How Weapons Shaped Warfare
It is tempting to see the relationship between the evolution of military technology and the evolution of the art of war as a steady, constant, progressive one. New weapons emerge, the inevitable products of human ingenuity, curiosity, and thirst for material gain; warfare, consequently, must adapt itself, with new approaches to tactics and strategy. An advance in technology triggers a corresponding advance in the conduct of war, and to fail to adapt to innovations in weaponry more often than not spells disaster. Tempting, yes, but also simplistic and mostly wrong. The historical reality is that this relationship, between the art and science of war and the tools of war, is much more complex than that.
Firepower: How Weapons Shaped Warfare explores those complexities. While new weapons do indeed prompt corresponding changes – in fact, sometimes changes of such a magnitude that they truly deserve to be called “revolutionary” – the response of military science to military technology is often exaggerated or muted by external factors. Revolutionary new weapons have frequently proved to be unimportant in the history of the art of war, and just as often the technologies with the greatest impact on warfare – like, for example, the railroad – are not actually weapons.
But Firepower isn’t just about weapons and tactics. Technological change has had broad impact on the institutions of life in the Western world. Few things in modern history have come with so large a price tag as the tools of war. The expense of developing, building, and maintaining war materiel can place unbearable stresses on states and societies. The costs of armament can – and have – triggered political revolution, social malaise, and economic distress; even the rise of the “modern” nation-state, rooted in the tumultuous two centuries following the Protestant Reformation, can be traced to Europe’s first great arms race. The emergence of recognizably modern weapons systems has also left its mark on the shifting international fortunes of the Western nations, what we frequently call the “balance of power.” It was a revolution in military technology that allowed the European states to surge ahead of their competitors in the non-European world in the great scramble for empire in the nineteenth century. And that same revolution, by making the newest military technology inaccessible to smaller states with more modest budgets, that gave a nearly exclusive monopoly over the use of organized violence to the very largest of the Western powers in the twentieth.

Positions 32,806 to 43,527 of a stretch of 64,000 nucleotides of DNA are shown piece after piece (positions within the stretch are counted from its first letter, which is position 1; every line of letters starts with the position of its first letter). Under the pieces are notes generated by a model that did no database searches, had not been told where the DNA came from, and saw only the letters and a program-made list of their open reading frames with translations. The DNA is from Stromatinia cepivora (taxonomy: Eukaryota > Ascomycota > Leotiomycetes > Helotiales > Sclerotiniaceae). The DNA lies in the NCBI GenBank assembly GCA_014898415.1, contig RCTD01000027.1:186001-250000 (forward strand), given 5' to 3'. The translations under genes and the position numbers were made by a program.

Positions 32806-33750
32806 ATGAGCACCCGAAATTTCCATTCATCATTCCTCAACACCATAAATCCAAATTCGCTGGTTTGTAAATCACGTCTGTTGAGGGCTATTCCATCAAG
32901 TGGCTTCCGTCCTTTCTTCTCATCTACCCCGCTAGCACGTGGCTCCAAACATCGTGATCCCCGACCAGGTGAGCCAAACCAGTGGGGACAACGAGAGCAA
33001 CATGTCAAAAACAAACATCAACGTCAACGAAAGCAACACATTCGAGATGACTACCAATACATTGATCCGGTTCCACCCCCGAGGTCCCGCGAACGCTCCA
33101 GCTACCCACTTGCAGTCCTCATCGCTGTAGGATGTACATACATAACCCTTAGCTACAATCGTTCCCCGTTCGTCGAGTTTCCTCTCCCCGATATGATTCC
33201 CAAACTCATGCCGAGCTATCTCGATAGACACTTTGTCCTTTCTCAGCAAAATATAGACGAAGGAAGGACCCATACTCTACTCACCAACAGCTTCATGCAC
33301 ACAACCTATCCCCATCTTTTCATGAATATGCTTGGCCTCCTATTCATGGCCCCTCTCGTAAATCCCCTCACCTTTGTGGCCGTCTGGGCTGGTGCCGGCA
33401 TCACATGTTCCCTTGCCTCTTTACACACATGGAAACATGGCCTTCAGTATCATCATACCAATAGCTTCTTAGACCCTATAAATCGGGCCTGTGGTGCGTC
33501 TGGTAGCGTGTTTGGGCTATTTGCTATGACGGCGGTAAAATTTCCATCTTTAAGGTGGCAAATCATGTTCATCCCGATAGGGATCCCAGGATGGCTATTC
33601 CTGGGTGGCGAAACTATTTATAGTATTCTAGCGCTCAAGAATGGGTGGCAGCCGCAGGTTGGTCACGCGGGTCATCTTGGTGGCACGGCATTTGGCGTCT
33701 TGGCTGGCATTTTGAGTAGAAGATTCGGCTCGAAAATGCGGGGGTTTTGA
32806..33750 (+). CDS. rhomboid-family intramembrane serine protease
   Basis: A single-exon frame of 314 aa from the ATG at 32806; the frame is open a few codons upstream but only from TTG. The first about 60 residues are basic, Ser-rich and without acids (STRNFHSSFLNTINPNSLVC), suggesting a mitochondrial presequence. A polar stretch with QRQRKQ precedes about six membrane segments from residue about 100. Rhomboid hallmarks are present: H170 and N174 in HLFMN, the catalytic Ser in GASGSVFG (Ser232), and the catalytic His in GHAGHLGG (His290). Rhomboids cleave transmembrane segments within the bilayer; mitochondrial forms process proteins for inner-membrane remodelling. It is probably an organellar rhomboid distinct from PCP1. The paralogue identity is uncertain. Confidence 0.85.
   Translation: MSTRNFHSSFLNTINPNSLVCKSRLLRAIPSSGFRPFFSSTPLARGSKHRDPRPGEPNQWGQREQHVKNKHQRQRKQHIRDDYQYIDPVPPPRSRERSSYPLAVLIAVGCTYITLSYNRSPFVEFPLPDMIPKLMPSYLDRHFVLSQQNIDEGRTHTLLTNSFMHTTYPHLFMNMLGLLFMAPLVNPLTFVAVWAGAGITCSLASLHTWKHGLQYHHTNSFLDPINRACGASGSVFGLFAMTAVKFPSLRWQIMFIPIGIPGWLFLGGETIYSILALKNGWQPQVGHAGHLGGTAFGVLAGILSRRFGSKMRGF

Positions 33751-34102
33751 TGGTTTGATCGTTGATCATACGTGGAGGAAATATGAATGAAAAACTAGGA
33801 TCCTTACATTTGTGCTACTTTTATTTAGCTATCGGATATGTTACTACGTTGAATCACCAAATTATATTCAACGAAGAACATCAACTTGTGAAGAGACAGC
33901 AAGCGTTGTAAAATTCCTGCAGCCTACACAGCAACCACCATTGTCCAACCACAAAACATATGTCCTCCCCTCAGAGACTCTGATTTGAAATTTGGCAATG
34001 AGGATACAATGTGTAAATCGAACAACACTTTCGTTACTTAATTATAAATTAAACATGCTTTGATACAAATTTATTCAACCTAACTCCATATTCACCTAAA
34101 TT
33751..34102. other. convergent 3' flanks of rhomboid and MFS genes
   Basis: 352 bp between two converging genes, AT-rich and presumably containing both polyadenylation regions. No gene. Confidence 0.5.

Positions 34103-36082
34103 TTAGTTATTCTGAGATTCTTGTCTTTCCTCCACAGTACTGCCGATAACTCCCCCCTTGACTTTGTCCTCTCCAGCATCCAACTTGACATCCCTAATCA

Firepower is as much a history of the art and science of war, of the people who fight wars, and of the political and social nature of international conflict, as it is of the weapons of war.